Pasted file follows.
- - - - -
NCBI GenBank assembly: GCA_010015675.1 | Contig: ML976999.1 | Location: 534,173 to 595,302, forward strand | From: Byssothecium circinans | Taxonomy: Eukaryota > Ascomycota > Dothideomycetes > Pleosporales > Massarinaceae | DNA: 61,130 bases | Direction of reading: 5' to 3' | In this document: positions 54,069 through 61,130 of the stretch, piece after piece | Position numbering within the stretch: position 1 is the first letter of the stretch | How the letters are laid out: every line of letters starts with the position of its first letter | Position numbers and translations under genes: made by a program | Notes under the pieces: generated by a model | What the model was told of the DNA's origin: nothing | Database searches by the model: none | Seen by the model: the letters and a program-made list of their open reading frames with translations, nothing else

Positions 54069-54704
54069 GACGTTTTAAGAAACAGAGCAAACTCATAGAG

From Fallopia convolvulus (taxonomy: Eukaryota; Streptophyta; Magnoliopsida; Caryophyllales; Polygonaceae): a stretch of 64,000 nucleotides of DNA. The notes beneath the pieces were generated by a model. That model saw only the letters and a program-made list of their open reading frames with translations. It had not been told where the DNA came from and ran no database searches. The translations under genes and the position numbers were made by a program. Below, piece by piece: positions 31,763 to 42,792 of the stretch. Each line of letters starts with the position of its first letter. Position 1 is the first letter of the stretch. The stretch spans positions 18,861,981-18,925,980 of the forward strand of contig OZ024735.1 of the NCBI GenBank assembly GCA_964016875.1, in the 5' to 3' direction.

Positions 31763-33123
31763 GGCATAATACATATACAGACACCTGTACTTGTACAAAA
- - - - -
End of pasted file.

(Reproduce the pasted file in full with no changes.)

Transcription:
NCBI GenBank assembly: GCA_010015675.1 | Contig: ML976999.1 | Location: 534,173 to 595,302, forward strand | From: Byssothecium circinans | Taxonomy: Eukaryota > Ascomycota > Dothideomycetes > Pleosporales > Massarinaceae | DNA: 61,130 bases | Direction of reading: 5' to 3' | In this document: positions 54,069 through 61,130 of the stretch, piece after piece | Position numbering within the stretch: position 1 is the first letter of the stretch | How the letters are laid out: every line of letters starts with the position of its first letter | Position numbers and translations under genes: made by a program | Notes under the pieces: generated by a model | What the model was told of the DNA's origin: nothing | Database searches by the model: none | Seen by the model: the letters and a program-made list of their open reading frames with translations, nothing else

Positions 54069-54704
54069 GACGTTTTAAGAAACAGAGCAAACTCATAGAG

From Fallopia convolvulus (taxonomy: Eukaryota; Streptophyta; Magnoliopsida; Caryophyllales; Polygonaceae): a stretch of 64,000 nucleotides of DNA. The notes beneath the pieces were generated by a model. That model saw only the letters and a program-made list of their open reading frames with translations. It had not been told where the DNA came from and ran no database searches. The translations under genes and the position numbers were made by a program. Below, piece by piece: positions 31,763 to 42,792 of the stretch. Each line of letters starts with the position of its first letter. Position 1 is the first letter of the stretch. The stretch spans positions 18,861,981-18,925,980 of the forward strand of contig OZ024735.1 of the NCBI GenBank assembly GCA_964016875.1, in the 5' to 3' direction.

Positions 31763-33123
31763 GGCATAATACATATACAGACACCTGTACTTGTACAAAA